Osama & Me

by Ron Julian


Francis Schaeffer called the Christian gospel “true truth,” by which he meant that it is not just true for some individuals; it is true in fact—true whether anyone believes it or not. This was a valuable and needed corrective in the 1960s and 1970s when Schaeffer started writing. I thought the idea was important then, and I still do. Recently, however, I have been struck by how Schaeffer’s emphasis on absolute truth, which was unpopular in the twentieth century, is becoming genuinely hated in the twenty-first. I do not consider myself either an alarmist or a prophet, but I am afraid that we who actually believe in the truth of Christianity are becoming the enemy.

My thinking about this has been affected, as a lot of people’s thinking has been affected, by the events of September 11th. On that day religion thrust itself into America’s consciousness in a powerful way. We saw a group of religious believers who were willing to kill others—and to die themselves—because of the fervency of their belief. Their motives were undoubtedly as complex as any other human being’s, but in the popular imagination the twin towers were brought down by men who actually and literally believed that in doing so they would go to heaven and sleep with beautiful young virgins. That “actually and literally” bothers a lot of people. It is one thing to believe in some vague “God” out there; it is quite another to believe so strongly in the truth of a life after death that you are willing to die because of it.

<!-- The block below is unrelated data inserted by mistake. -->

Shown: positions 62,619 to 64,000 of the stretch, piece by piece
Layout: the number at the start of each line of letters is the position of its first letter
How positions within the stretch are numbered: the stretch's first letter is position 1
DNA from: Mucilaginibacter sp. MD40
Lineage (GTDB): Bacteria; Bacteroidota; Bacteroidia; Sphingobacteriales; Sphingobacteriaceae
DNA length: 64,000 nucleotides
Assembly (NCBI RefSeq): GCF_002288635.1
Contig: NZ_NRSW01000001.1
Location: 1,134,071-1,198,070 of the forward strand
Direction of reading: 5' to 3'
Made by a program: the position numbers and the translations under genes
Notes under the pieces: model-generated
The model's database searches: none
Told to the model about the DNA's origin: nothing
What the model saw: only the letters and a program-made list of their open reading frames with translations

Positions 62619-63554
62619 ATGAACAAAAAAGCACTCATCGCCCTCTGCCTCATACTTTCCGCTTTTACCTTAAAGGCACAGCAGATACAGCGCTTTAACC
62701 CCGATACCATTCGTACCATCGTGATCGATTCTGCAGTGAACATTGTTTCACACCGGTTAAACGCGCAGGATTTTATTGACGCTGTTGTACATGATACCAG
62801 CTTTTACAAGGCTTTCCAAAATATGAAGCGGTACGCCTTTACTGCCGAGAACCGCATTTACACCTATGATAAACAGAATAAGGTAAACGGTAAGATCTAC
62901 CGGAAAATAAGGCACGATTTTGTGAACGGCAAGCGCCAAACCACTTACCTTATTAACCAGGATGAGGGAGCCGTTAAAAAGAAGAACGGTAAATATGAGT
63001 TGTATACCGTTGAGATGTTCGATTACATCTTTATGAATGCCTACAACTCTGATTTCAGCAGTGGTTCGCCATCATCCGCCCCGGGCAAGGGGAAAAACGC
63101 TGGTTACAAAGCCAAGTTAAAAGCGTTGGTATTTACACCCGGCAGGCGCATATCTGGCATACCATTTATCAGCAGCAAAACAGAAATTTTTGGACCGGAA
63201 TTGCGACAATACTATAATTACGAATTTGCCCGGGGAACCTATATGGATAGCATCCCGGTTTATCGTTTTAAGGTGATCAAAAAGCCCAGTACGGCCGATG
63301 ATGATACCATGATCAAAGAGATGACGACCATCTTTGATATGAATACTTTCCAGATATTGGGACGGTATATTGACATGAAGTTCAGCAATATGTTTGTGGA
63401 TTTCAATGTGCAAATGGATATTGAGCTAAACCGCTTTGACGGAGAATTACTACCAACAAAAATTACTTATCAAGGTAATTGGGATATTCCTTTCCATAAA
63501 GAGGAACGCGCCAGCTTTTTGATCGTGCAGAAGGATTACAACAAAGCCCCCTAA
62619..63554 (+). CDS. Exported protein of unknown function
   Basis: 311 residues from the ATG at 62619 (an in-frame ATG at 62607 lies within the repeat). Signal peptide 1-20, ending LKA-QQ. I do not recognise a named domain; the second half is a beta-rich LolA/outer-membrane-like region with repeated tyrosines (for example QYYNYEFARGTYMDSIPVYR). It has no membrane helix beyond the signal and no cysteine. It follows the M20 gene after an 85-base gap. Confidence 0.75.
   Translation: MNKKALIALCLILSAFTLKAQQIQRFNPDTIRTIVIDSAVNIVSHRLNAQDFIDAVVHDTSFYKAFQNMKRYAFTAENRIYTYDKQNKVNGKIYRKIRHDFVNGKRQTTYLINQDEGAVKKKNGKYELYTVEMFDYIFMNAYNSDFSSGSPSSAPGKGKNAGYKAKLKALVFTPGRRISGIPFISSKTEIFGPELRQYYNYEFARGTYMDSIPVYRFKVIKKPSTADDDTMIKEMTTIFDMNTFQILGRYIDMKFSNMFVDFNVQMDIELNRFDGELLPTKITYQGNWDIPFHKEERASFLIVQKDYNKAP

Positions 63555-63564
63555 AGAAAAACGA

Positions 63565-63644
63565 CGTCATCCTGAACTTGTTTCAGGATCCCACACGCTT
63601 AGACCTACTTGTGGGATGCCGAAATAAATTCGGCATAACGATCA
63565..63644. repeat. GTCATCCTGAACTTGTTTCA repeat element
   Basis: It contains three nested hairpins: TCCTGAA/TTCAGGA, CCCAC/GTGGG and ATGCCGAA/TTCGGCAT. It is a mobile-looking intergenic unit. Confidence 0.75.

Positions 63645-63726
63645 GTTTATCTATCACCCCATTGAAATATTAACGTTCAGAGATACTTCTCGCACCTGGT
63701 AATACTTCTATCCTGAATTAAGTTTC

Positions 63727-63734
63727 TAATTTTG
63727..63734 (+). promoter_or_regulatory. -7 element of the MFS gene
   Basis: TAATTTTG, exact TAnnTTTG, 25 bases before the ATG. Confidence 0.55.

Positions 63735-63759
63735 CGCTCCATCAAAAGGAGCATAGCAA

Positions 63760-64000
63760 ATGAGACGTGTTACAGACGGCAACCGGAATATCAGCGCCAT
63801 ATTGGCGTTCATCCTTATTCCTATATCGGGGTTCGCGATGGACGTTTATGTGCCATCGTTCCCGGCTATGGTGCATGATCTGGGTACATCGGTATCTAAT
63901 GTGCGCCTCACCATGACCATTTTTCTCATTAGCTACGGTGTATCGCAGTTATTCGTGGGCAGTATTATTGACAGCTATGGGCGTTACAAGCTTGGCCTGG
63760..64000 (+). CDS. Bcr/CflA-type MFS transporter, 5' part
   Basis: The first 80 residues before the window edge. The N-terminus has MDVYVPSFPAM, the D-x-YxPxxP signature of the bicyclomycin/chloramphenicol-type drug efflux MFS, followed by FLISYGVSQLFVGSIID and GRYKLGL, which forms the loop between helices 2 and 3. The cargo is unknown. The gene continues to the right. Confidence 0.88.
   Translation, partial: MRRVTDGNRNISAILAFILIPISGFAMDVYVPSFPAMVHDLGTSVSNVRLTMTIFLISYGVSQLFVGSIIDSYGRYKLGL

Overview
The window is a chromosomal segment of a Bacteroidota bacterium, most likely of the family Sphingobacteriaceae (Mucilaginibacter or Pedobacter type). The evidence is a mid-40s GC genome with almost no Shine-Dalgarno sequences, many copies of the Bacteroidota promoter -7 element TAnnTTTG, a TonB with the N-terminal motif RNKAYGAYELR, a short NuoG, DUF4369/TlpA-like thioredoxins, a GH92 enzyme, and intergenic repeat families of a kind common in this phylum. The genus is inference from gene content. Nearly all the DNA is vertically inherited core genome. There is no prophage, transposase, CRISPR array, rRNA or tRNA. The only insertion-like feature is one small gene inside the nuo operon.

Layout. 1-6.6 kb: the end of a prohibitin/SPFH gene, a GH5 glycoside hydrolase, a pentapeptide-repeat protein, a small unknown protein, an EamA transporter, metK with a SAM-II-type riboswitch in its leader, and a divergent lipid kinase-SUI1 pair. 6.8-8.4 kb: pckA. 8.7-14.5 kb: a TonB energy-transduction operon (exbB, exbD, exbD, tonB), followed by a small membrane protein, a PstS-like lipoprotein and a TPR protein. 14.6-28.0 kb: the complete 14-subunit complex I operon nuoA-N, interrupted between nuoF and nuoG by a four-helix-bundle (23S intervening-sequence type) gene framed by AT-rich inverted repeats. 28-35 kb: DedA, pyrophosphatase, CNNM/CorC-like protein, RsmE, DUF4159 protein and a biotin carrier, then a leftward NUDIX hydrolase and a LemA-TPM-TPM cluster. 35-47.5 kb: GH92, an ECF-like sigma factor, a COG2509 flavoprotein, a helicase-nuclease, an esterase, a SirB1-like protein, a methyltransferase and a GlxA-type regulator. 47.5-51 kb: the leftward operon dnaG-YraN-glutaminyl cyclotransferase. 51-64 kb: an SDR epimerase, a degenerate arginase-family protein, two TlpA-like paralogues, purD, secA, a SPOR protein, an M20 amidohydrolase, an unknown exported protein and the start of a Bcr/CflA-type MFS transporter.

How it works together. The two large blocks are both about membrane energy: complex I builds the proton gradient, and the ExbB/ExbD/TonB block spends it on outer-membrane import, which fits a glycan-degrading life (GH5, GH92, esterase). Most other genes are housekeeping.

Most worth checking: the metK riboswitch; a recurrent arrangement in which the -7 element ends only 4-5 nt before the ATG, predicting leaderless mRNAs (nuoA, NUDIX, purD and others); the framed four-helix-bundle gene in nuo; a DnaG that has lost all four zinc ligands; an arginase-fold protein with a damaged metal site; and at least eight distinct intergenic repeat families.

After the events in New York, editorialists started writing more about the nature of religious belief in today’s world. A common theme emerged: the terrorists have shown us the danger of all who believe that their religion is “true” and that other religions are not. An editorial (The New York Times, November 27, 2001) by Thomas Friedman voiced this theme most strongly. Friedman said that World War II was a battle against “secular totalitarianism,” but that the current war is against “religious totalitarianism.” Friedman quoted with approval a rabbi who said:

All faiths that come out of the biblical tradition—Judaism, Christianity and Islam—have the tendency to believe that they have the exclusive truth…. The opposite of religious totalitarianism is an ideology of pluralism—an ideology that embraces religious diversity and the idea that my faith can be nurtured without claiming exclusive truth.

According to this rabbi, for me to nurture “my faith” is perfectly fine; that is, I can have my own religious beliefs and not bother anybody. It would be wrong, however, for me to claim that my beliefs are “exclusive truth”—what Schaeffer would have called “true truth.” The idea seems to be that it is all right to believe in God, and it is all right to have rituals that you believe bring you closer to God. Muslims can pray in their own way; Jews can pray in their own way; Christians can pray in their own way. What is not acceptable, according to this view, is actually to believe that God has revealed Himself, that God has said, “This is true and this is false.” It is OK for Christians to worship Jesus, but it is wrong of them to take seriously His claim to be Lord of all.

The war against “religious totalitarianism,” therefore, is being presented by the critics as a war against exclusivist religions of all stripes. What is at stake? Friedman is quite clear:

The future of the world may well be decided by how we fight this war. Can Islam, Christianity and Judaism know that God speaks Arabic on Fridays, Hebrew on Saturdays and Latin on Sundays, and that he welcomes different human beings approaching him through their own history, out of their language and cultural heritage?